Use of Microbiota Composition Data to Improve Predictive Models of Methane Emissions from Dairy Cows - INRAE - Institut national de recherche pour l’agriculture, l’alimentation et l’environnement Access content directly
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Use of Microbiota Composition Data to Improve Predictive Models of Methane Emissions from Dairy Cows

Abstract

The use of predictive models for evaluating enteric methane emissions from ruminants could be used to assess mitigation strategies on farms. Predictive models of these emissions often use animal and diet characteristics as predictors. As microbes are key players in methanogenesis, we hypothesized that inclusion of microbial data improves existing models’ performances. In this work, we developed linear mixed-effect models with milk composition, animal and diet characteristics data for predicting methane production (g/day), methane yield (g/kg dry matter intake) and methane intensity (g/kg milk) from dairy cattle. We used data from 4 lactating dairy cows fed diets supplemented with concentrates rich in fiber or starch and without or with bicarbonate in a 4x4 Latin-square design. Enteric methane emissions were measured. Microbial taxa from rumen and faeces samples were grouped on the family level to have more consistent variables; row counts were transformed with the centered Log ratio transformation. Root-mean-square prediction error expressed as a percentage of the observation mean (RMSPE%) and concordance correlation coefficient (CCC) were used to compare the models. Including the bacterial (Campylobacteraceae and Prevotellaceae) or archaeal (Group9_sp, Methanocorpusculum_sp, ucl_Euryarchaeota and ucl_Methanomicrobia) families from faeces to methane production model and including the archaeal (Group11_sp, Methanobrevibacter_ruminantium_clade and ucl_Euryarchaeota) families from rumen to methane intensity model strongly improved their respective performances with a considerable decrease in RMSPE% (-56%, -52% and -33% , respectively) and a considerable increase in CCC (+32%, +41% and +54%, respectively). However, microbial taxa had no effect on methane yield. This study highlighted the interest in considering faecal microbial composition in the model most commonly used under field conditions. This unexpected result could be due to the dietary treatments tested. Moreover, rumen archaeal improved methane intensity prediction. These results suggest that microbial data might significantly improve the predictive ability of current models.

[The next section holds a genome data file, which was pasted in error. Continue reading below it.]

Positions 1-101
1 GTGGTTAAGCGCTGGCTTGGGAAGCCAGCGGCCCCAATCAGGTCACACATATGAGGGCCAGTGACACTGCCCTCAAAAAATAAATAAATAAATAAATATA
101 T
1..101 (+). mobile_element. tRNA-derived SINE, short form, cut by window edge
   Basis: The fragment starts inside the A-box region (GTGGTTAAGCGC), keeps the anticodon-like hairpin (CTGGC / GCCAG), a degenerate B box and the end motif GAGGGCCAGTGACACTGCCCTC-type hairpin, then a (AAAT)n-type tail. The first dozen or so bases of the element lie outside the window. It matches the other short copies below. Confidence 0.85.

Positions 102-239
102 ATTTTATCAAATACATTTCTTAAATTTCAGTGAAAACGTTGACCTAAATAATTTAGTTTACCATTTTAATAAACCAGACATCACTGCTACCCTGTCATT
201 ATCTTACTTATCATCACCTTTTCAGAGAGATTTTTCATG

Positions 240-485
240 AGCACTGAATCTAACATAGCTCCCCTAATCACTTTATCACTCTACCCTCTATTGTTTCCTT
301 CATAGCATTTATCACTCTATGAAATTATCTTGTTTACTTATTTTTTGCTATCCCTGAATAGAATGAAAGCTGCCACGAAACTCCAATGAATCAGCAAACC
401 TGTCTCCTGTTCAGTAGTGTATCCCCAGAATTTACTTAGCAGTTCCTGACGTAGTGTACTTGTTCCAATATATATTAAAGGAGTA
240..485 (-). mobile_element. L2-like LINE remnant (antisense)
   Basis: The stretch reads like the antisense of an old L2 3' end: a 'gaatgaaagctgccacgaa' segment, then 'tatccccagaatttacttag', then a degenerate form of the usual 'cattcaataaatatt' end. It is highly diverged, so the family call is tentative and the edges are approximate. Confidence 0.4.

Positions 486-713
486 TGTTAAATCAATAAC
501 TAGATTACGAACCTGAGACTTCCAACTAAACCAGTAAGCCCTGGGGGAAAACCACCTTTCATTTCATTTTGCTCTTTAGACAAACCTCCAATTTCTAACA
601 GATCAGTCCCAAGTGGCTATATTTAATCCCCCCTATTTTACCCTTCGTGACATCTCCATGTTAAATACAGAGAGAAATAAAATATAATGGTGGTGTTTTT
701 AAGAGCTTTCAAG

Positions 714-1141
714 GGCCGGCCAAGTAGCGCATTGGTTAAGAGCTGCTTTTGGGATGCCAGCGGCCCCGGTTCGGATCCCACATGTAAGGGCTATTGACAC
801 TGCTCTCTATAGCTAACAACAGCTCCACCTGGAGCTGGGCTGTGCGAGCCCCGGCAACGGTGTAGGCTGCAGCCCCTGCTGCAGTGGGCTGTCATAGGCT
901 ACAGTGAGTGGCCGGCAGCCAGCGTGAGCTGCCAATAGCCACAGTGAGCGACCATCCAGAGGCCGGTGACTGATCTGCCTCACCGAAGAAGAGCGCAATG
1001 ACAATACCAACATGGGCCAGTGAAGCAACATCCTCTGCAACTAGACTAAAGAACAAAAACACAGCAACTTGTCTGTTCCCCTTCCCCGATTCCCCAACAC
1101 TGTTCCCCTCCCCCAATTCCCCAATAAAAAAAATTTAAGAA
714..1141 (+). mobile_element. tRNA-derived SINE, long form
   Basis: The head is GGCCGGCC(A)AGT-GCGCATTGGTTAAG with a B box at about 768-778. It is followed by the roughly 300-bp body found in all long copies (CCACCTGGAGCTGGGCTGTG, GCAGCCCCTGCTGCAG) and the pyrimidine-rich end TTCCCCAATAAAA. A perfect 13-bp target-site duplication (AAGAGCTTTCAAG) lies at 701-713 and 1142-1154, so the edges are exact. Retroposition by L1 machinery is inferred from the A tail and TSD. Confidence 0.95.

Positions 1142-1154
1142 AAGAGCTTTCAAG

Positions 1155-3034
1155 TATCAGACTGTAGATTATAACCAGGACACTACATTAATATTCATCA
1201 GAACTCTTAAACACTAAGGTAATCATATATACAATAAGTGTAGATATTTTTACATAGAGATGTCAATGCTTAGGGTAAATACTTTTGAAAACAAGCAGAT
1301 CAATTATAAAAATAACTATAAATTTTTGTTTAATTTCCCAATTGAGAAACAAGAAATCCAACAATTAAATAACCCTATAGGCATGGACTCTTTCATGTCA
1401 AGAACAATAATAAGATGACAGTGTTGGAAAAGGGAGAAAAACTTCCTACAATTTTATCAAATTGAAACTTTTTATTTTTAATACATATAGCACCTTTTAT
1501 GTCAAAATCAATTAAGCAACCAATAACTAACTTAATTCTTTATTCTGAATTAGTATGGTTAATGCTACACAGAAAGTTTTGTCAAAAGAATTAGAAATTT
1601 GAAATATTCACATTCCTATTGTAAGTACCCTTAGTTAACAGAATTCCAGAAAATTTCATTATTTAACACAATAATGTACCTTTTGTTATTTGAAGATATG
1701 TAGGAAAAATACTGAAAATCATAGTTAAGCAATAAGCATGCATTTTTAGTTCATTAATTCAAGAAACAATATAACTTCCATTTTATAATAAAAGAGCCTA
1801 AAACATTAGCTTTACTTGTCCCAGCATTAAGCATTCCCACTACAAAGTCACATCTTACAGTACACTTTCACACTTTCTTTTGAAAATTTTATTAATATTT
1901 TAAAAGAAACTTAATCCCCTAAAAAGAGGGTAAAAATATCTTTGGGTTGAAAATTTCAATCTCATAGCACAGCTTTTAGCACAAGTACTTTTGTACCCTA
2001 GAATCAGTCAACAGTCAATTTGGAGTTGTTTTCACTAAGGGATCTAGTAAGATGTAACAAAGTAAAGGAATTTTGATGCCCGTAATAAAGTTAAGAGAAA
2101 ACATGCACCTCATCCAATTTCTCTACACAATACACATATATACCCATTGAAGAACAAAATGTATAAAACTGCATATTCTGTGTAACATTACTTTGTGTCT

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Dates and versions

hal-04184003 , version 1 (21-08-2023)

Identifiers

  • HAL Id : hal-04184003 , version 1

Cite

Paul Blondiaux, Milka Popova, Maguy Eugène, Dominique Graviou, Adeline Bougoin, et al.. Use of Microbiota Composition Data to Improve Predictive Models of Methane Emissions from Dairy Cows. 8. International Greenhouse Gas & Animal Agriculture Conference, Jun 2022, Orlando, United States. ⟨hal-04184003⟩
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